Running for my Life

Phil: A book about running? Read and reviewed by Phil? Shome mishtake surely…

OK, so this is a looong way from my normal reading. Candice does the running in this partnership. I tried it once and hated it, much like I’ve hated going to the gym, even though I have forced myself to pay a visit 2 or 3 times a week for years at a time twice in my life.

Lets’ get this straight. I don’t just dislike going in a sort of half-hearted way because it’s boring (it is) but because many times I found myself sat on some sort of machine paralysed with misery. Do you ever find yourself thinking depressing thoughts in the middle of the night? Thoughts that become blacker and blacker the longer you are awake? Thoughts that fly away like so many butterflies when dawn breaks? It’s like that except the flying away bit.

Endorphins are something I had to look up in the dictionary, not something I ever found on a cross-trainer.

It doesn’t help that I am rubbish at going to the gym. Aided by staff who couldn’t be bothered to turn up for booked programme reviews, I went through the motions but without enough intensity to really do any good. If I’d turned into a ripped and buff Adonis, I’d probably still be going. Sadly, a jelly with a little bit of muscle tone was the best I could achieve.

I envy my writing colleague many things, but number 1 is her love of exercise.

Anyway, I saw Running For My Life advertised and thought it looked interesting. Maybe I could be inspired into fitness. A couple of days later, loitering in my local library, there it was on the “New Books” shelf. From there, it was in my bag via the checking out machine faster than Usain Bolt can run 100 metres.

Rachel Ann Cullen is best described as “damaged”. She has issues with depression, body image and pretty much everything else. A classic chubby child, her mother, hostage to her own mental illness, would feed her as much food as she wanted, and she wanted lots.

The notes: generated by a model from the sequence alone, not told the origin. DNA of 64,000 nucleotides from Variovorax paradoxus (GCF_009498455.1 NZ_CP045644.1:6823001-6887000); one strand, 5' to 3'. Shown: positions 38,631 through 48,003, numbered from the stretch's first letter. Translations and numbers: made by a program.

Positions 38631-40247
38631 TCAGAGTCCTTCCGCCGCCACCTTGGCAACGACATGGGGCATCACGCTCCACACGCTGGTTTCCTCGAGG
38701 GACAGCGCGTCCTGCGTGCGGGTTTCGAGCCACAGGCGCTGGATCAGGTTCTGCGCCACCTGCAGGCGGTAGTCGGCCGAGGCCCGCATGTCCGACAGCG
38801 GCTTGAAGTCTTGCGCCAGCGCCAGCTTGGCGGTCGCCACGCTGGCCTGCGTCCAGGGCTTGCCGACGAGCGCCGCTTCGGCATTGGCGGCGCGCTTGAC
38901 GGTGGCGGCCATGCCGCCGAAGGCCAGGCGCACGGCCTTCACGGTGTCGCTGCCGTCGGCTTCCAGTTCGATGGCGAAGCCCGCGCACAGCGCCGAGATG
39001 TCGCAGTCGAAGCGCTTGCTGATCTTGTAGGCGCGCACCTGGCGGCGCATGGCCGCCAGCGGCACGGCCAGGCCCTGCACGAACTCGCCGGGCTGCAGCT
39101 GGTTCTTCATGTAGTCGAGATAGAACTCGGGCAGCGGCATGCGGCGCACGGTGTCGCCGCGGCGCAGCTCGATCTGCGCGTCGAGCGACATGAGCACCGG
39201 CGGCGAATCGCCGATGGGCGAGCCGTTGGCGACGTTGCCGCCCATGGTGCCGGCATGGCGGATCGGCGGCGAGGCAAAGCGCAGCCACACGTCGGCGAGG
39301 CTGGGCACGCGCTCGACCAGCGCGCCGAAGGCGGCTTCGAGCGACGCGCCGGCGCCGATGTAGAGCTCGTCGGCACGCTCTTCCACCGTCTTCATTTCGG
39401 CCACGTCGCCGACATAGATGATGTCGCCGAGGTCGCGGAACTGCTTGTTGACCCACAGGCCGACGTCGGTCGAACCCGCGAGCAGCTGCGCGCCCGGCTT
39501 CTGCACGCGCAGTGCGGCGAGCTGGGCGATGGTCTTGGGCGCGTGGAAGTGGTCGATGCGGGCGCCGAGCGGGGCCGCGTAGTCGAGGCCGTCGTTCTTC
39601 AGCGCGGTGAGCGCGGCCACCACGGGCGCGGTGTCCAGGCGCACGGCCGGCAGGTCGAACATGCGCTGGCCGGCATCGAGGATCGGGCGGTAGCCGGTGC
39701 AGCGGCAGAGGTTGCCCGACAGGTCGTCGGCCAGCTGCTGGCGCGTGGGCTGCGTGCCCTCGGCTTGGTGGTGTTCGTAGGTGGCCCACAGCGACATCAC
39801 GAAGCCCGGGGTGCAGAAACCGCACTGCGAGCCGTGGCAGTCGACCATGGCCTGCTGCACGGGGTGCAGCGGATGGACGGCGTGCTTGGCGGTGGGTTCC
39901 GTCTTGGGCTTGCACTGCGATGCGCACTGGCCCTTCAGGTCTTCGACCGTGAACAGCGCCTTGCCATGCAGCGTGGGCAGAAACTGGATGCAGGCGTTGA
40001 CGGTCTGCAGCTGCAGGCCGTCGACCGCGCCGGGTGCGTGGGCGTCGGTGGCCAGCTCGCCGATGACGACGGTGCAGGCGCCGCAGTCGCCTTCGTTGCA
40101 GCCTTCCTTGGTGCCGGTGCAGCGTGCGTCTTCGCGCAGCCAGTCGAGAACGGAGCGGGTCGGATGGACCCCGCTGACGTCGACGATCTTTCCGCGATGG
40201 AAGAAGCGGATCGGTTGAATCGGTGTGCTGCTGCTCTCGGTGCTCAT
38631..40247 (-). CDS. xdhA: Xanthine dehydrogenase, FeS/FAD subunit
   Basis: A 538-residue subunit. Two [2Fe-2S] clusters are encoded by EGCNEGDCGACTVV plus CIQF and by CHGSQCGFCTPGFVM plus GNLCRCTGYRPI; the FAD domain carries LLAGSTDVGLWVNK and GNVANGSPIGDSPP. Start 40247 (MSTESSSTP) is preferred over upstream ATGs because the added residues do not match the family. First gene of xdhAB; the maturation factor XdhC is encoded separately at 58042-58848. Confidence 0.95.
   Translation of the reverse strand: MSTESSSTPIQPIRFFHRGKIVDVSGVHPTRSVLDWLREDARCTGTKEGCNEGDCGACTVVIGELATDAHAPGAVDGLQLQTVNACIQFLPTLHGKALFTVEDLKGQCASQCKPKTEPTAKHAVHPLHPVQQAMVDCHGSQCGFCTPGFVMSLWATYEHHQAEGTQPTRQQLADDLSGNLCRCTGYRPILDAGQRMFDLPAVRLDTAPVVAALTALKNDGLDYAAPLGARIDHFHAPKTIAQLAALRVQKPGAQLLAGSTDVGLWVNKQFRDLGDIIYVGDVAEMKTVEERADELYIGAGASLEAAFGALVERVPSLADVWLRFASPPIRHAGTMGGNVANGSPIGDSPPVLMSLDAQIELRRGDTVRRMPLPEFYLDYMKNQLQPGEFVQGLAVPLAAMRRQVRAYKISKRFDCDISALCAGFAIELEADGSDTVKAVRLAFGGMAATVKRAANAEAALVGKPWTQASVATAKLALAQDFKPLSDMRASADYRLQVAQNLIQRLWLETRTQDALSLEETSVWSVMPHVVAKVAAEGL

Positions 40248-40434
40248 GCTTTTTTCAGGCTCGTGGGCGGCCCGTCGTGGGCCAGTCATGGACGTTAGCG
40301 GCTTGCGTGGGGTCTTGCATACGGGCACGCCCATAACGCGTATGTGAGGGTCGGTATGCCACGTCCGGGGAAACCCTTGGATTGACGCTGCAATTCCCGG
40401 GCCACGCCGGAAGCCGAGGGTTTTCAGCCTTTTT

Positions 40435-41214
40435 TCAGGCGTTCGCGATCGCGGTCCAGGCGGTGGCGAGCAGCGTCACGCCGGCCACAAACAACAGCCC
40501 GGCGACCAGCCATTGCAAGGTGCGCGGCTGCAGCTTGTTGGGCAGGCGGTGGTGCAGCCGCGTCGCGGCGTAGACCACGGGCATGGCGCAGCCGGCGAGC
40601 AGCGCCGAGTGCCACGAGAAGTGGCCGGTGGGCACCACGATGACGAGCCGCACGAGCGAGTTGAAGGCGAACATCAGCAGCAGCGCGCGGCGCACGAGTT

The book chronicles her university life, disastrous relationships with men and all-encompassing love of running. Starting as a way to lose weight, the book takes us through her life showing how running made things better – right up to the day she ran her first London Marathon. Running helps her define who she is. It provides a release from life, a source of friends and even her own business.

Did it make me want to don my trainers and pound the street?

No.

Because the book isn’t so much about running, it’s about setting and achieving goals. The pleasure you can have from pushing yourself beyond your comfort zone and achieving things you didn’t think you could – be it running for ten minutes, beating your PB in a marathon, setting up your own business, exiting a depressing job, dumping a partner who is wrong for you.

I read the book in a sprint – 3 days while doing other things. Like your first jog, the early parts are slightly hard work and I was tempted to give up. Reading the book as an observer, it’s easy to see what the main character needs to do, but then you have to remember this isn’t a story, it’s someones real life. The role of Rach is played by Rachel Ann Cullen and it to do it.

Ultimately though, it’s an interesting read with loads of insight into the world of someone with a metal illness who found a way to beat her demons, ditch the Prozac and chisel out a new and fulfilling life.

You can read Rachels’ blog here.

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